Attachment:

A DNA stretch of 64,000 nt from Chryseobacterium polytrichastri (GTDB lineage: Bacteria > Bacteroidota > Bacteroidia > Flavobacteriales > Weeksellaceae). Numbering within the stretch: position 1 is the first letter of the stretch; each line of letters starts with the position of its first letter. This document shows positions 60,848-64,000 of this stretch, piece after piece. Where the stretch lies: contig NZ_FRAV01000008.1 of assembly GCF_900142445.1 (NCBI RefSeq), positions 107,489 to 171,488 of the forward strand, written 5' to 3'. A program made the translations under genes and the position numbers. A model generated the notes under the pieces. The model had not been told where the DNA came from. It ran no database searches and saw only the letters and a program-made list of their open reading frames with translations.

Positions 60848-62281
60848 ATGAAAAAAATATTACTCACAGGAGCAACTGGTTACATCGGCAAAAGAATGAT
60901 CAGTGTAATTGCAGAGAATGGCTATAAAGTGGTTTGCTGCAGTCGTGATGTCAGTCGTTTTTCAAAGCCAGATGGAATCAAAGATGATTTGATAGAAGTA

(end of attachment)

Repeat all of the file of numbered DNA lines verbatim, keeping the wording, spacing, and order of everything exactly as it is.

A DNA stretch of 64,000 nt from Chryseobacterium polytrichastri (GTDB lineage: Bacteria > Bacteroidota > Bacteroidia > Flavobacteriales > Weeksellaceae). Numbering within the stretch: position 1 is the first letter of the stretch; each line of letters starts with the position of its first letter. This document shows positions 60,848-64,000 of this stretch, piece after piece. Where the stretch lies: contig NZ_FRAV01000008.1 of assembly GCF_900142445.1 (NCBI RefSeq), positions 107,489 to 171,488 of the forward strand, written 5' to 3'. A program made the translations under genes and the position numbers. A model generated the notes under the pieces. The model had not been told where the DNA came from. It ran no database searches and saw only the letters and a program-made list of their open reading frames with translations.

Positions 60848-62281
60848 ATGAAAAAAATATTACTCACAGGAGCAACTGGTTACATCGGCAAAAGAATGAT
60901 CAGTGTAATTGCAGAGAATGGCTATAAAGTGGTTTGCTGCAGTCGTGATGTCAGTCGTTTTTCAAAGCCAGATGGAATCAAAGATGATTTGATAGAAGTA